I want to thank the Society for Applied Anthropology for bestowing on me the Bronislaw Malinowski Award. However, I doubt if I deserve it. None of us can equal Malinowski's contribution to socio-cultural anthropology.
I write this in my 89th year. If it sounds stodgy, I plead age. It has been a long haul: I have seen a lot of things happen over the years: economic depressions, withering of the family system, the liberation of colonies, the expansion of racial freedom, the commercialization of practically everything, the invasion of privacy, the pervasive hypocrisy in media and politics, the desperation of the deprived, the growth of excess in culture and behavior-well, lots of things, all of which provided opportunities for social science. But social science must rise to the challenge-it needs courage and vigor. This is the mission of the future for applied anthropology and all the other fields that can contribute. The issues are critical: they cannot be addressed with simple scientific objectivity. Moral stands must be taken, even though these may be difficult.
Nothing stands still in human society: organizations change, people change, ideas change, and social scholarship must keep up with the changes. Anthropology was created as a response to a particular historical situation: the need to record the cultures of peoples on the fringes of civilization before they vanished under the pressure of modernity. This had two consequences for the discipline, both a "museum" orientation and a focus on past events. In order for cultural anthropology to reorient itself toward the historical present and the changing status of former tribal people, it had to create a separate discipline called applied anthropology. And this it did, during the 1940s (Bennett 1998). Moreover, since anthropology started as a museum discipline, this has resulted in a focus on exotic and remote locales and populations. Sociology, on the other hand, did not require a specialized "applied" wing, because the discipline's routine scholarship concerned contemporary society. There was a subfield called "historical sociology" which did focus on past events, but the active research wing was concerned with the living present.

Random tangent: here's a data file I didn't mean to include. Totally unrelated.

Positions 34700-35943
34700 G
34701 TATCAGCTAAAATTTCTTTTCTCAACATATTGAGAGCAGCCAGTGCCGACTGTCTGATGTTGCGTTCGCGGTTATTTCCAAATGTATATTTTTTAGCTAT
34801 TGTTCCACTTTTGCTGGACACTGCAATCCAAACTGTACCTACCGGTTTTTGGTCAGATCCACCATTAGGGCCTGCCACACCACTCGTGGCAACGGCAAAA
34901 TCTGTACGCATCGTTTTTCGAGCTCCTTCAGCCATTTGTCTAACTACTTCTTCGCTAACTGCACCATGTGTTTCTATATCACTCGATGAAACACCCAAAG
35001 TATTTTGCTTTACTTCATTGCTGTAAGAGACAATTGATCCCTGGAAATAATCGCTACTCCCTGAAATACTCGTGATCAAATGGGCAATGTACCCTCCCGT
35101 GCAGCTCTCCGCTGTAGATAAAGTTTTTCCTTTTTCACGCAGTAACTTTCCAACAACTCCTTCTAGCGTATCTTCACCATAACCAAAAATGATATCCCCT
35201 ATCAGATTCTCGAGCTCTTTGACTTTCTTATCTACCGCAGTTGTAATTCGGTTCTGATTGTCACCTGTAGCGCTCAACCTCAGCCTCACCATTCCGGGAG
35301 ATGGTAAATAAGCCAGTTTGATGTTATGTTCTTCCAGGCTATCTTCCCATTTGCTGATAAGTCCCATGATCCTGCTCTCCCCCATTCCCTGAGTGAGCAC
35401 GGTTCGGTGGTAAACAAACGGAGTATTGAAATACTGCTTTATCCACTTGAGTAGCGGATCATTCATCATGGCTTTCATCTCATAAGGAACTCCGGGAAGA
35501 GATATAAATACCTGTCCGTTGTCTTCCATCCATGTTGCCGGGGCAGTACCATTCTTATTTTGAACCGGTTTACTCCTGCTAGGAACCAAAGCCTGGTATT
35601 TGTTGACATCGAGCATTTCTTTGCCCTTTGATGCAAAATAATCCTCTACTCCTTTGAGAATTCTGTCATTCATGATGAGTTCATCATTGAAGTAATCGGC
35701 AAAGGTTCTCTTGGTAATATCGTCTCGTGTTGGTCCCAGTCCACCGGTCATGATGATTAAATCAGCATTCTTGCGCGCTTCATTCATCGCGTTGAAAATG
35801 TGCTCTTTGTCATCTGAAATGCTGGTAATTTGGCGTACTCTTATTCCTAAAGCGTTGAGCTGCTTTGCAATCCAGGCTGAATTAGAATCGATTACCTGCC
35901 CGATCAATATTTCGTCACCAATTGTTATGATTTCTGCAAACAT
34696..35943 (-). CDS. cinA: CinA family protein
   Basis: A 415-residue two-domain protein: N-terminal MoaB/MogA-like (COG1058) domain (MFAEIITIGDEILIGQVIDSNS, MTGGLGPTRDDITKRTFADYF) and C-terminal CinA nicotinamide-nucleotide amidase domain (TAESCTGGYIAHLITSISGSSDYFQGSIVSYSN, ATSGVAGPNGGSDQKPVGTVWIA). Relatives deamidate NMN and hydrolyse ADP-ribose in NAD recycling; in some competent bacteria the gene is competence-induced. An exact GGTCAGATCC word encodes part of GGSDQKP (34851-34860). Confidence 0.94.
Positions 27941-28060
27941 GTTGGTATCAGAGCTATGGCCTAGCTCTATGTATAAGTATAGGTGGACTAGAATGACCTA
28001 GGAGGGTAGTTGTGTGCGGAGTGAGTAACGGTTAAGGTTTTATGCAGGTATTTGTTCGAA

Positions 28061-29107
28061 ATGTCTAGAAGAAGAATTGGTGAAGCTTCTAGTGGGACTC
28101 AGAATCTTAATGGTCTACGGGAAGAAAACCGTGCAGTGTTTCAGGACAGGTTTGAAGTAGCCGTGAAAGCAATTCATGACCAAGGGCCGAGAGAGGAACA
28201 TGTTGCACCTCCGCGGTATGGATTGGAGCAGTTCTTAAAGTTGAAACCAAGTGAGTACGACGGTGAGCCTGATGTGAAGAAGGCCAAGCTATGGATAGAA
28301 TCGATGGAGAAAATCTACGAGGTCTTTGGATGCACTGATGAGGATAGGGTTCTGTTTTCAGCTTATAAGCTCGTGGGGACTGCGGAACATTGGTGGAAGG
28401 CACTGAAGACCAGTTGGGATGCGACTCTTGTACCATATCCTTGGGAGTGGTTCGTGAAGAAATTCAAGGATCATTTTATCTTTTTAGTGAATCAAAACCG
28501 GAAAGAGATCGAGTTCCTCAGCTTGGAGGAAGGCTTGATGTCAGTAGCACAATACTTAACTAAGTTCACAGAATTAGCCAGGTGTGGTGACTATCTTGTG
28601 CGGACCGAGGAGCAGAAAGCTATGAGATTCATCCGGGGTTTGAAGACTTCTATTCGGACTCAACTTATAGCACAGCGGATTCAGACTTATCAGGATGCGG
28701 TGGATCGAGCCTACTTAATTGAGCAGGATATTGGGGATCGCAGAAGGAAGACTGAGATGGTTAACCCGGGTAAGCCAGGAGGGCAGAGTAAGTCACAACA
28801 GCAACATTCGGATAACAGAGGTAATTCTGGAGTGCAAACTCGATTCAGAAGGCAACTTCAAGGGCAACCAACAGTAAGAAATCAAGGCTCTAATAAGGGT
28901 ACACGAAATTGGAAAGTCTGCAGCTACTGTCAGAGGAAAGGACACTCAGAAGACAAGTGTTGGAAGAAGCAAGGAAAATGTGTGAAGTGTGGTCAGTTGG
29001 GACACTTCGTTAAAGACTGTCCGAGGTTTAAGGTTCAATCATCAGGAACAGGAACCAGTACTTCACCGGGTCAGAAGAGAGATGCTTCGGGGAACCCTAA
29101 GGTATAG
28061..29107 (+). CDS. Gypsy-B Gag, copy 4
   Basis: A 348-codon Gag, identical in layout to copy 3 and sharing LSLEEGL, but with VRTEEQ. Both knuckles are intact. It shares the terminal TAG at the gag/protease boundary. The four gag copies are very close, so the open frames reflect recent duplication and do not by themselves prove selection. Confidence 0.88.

At various times, American applied anthropology has been defined in three ways: (1) the study of modern society by anthropologists; (2) small-scale assistance measures to benefit local people involved in the stress of change; or (3) interdisciplinary or multidisciplinary socio-cultural research. For me, for a long time, interdisciplinary research was my favorite conception. The second paragraph of the SFAA web page "About SFAA" seems to agree with this definition, listing a series of different disciplines and tasks of application that these disciplines can implement. The reason I came to favor an emphasis on the multidisciplinary conception was simply that social behavior and social institutions are too complex to be understood by a single discipline, especially when the discipline was devoted to exotic phenomena. Once one is concerned with practical problems in the historical present, one must search for solutions in any discipline that might be relevant.
My early participation with applied social science was informed by the multidisciplinary approach and also by the promotion of this view by people like Clyde Kluckhohn, Margaret Mead, and Gregory Bateson. During the 1930s and 40s, applied anthropology was a kind of elite subdiscipline because noted thinkers like these three were vigorous proponents of social relevance for the anthropological disciplines. It was taken for granted by Kluckhohn for example that research on the Navajo Indians must be concerned with their status and roles in American society, not only on their traditional culture. The research program that he developed at Harvard concerning the Navajo formulated projects that studied the Navajo impact of the southwestern range by sheep herding; medical care; and psychiatry and its relationship to traditional song therapy. …